It's not clear what kind of searching you want. If you want it to work anywhere in unix, rather that just your home directory, and you only want to do pathname-based searches, the following scheme is workable, with a little bit of shell hackery, and using the standard
- Each directory that contains at least one tagged file needs a standard subdirectory, say
- Each file in the directory $FILE with link $TAG (which should not contain the char
_) has a link
$TAG_$FILE -> ../$FILE
I leave the details of the
locate-tag script to you; it should be a two- or three-liner, using only the
locate command and shell hackery. (If you're interested, I could write one).
Some of the KDE chaps talked about this sort of scheme for metadata, although I don't recall the details.
It should also be possible to do more sophisticated, content-examining tests based on this scheme with a similar script wrapped around
Thoughts on updated requirements
- any file readable by the user can be tagged freely - Yes, should be no problem
- a user can search for files matching one or several tags - Likewise
- files can be moved around without losing the previously associated tags - The directories they inhabit can be freely moved about, but if the file is moved from the directory, we are in trouble. If the tags took the form
$TAG_$INODE_$FILE and we have an efficient way to find which paths have a given inode, then we can do this, losing tags only if we move out of filesystems. Copying files might make some trouble, and this is clearly more complicated than my original suggestion.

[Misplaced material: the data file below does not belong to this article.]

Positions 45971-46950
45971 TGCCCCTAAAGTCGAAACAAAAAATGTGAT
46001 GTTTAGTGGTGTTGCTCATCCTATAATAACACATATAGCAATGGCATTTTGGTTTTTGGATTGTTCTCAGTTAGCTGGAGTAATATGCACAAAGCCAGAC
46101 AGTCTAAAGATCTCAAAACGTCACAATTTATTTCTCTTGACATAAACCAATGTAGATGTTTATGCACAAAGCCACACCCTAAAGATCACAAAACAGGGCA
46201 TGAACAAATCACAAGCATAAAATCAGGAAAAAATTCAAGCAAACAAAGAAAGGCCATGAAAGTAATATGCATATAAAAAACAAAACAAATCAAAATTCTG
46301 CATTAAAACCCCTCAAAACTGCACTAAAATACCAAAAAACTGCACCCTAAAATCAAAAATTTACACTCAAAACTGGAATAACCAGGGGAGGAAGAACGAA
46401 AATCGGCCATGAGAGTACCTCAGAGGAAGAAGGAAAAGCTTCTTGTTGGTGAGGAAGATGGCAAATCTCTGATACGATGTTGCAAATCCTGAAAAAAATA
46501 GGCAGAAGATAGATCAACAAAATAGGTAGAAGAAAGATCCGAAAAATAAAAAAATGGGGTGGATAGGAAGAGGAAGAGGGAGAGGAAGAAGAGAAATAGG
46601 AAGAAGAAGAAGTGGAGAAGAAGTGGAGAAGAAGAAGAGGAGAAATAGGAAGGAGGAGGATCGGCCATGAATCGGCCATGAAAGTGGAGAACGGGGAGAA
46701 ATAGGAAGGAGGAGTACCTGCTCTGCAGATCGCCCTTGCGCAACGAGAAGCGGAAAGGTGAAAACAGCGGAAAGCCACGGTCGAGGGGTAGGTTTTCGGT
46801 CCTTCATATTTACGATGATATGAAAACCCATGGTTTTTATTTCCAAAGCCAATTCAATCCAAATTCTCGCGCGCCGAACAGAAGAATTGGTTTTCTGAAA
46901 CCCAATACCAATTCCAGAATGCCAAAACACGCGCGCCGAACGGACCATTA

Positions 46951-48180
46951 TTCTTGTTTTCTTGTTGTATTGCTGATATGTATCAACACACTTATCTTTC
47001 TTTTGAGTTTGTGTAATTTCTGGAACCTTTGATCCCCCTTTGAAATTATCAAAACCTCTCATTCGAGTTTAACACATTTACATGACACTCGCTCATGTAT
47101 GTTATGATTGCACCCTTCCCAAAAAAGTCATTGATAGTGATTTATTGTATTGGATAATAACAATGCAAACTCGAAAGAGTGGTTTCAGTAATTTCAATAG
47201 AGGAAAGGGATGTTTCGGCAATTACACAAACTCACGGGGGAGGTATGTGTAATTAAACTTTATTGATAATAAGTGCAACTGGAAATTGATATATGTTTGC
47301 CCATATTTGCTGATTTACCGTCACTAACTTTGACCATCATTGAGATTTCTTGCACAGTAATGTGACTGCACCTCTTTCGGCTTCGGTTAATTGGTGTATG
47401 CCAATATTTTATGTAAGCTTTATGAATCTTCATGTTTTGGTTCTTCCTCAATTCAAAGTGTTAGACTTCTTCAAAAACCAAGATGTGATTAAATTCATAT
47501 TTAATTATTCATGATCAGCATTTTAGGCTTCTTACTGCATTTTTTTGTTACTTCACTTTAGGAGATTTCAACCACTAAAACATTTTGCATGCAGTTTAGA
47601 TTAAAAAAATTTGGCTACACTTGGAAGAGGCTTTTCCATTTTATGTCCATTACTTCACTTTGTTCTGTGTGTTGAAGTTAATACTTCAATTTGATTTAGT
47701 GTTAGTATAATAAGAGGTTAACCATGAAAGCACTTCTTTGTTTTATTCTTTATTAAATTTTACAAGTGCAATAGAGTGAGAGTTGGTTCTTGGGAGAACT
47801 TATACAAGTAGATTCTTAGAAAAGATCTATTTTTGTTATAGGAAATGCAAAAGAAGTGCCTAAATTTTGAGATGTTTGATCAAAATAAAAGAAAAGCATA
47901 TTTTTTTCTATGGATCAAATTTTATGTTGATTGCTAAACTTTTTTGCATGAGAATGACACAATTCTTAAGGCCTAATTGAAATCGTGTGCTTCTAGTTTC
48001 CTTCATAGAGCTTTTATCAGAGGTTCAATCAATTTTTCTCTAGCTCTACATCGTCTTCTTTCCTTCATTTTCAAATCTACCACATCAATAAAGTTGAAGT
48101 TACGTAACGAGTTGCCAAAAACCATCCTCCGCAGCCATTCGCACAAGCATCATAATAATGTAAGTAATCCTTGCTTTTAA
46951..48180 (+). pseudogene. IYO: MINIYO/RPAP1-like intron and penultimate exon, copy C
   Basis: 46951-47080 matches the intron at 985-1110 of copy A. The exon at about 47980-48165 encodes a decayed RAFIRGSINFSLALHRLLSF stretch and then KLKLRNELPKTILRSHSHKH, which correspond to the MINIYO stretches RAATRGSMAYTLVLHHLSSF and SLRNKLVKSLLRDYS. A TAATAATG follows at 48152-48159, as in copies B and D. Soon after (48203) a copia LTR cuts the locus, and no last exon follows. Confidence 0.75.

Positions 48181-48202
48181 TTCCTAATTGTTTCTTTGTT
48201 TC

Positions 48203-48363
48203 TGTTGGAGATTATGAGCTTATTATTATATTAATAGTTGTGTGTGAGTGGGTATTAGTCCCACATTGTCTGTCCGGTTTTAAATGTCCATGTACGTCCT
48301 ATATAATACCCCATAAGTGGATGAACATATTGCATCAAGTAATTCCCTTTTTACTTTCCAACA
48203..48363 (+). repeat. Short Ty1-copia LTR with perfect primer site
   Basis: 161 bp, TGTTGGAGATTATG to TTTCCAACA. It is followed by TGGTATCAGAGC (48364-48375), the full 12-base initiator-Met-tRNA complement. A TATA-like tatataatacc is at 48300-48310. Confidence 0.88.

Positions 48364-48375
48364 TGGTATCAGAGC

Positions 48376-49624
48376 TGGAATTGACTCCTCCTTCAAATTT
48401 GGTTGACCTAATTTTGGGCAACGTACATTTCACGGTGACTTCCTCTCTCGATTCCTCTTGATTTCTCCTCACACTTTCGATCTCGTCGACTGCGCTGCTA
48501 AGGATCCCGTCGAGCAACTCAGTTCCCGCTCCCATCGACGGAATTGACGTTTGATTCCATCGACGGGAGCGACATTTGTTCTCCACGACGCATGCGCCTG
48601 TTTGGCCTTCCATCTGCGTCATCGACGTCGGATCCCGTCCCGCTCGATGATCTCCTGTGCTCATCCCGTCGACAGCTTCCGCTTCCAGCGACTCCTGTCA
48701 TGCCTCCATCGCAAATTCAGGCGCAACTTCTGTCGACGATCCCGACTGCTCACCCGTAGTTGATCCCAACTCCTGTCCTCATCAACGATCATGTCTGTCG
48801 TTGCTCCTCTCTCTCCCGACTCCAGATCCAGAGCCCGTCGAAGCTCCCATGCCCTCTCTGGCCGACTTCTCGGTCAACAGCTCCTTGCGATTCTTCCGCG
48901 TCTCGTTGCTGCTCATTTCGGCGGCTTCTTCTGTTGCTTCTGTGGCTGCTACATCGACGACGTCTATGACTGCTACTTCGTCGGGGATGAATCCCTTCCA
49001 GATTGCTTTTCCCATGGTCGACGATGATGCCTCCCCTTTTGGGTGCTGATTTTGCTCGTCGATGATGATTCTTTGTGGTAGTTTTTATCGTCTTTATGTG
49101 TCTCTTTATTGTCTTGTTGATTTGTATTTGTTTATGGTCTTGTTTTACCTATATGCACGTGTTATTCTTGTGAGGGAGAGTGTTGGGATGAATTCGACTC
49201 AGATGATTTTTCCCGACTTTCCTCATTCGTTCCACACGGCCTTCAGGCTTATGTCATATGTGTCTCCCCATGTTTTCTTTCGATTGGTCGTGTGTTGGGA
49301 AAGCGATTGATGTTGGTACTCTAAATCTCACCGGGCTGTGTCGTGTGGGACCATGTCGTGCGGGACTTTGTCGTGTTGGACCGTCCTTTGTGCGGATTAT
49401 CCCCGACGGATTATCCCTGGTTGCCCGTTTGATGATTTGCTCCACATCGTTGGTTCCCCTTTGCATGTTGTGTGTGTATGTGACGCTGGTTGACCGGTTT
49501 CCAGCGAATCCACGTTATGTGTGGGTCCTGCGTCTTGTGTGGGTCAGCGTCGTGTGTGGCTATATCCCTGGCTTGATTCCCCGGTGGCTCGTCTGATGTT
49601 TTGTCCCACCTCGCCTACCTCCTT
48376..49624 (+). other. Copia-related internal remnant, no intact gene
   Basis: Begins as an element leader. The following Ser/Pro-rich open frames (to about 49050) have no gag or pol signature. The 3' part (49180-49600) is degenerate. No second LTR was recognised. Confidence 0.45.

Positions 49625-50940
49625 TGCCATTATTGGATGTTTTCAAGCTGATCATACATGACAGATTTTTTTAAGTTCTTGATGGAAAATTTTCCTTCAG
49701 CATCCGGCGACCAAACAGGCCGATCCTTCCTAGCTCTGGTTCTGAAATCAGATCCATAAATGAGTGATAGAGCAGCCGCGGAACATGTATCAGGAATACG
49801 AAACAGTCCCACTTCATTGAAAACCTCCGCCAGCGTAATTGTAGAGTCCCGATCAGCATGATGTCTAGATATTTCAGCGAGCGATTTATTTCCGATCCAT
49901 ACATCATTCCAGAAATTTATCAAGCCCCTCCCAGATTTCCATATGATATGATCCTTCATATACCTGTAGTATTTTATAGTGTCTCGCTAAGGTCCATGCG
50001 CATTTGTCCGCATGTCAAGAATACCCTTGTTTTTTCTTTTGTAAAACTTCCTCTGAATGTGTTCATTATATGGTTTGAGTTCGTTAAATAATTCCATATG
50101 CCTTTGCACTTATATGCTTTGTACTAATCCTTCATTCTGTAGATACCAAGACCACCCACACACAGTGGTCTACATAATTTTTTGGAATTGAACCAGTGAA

- the system could be backed up easily - not essentially difficult.
- no dependencies on any desktop environment - none
- if any gui is involved, there must be a cli fallback - that's where we live!
The "reverse-inode-lookup" file described by the link (2) you showed me in your answer to (1) can be used to give some additional infrastructure. We can run a service on the reverse lookup file, which checks that each inode given in the filename of a tag matches the inode of the file (if any) the tag points to. If there is no match, then the required surgery can be performed (does the inode still exists? where is it?), and the reverse lookup file being either mutated or regenerated, and the tag symlinks being updated.
I anticipate one tricky case: what if the tagged file is not where the tags say it should be, the reverse lookup file says it still exists, but the prodigal file is not where the lookup file says it is, the lookup file being out of date? There are a few ways to handle this case, none obviously ideal. Apart from this, this whole task seems to be the kind of thing Perl is well-suited to...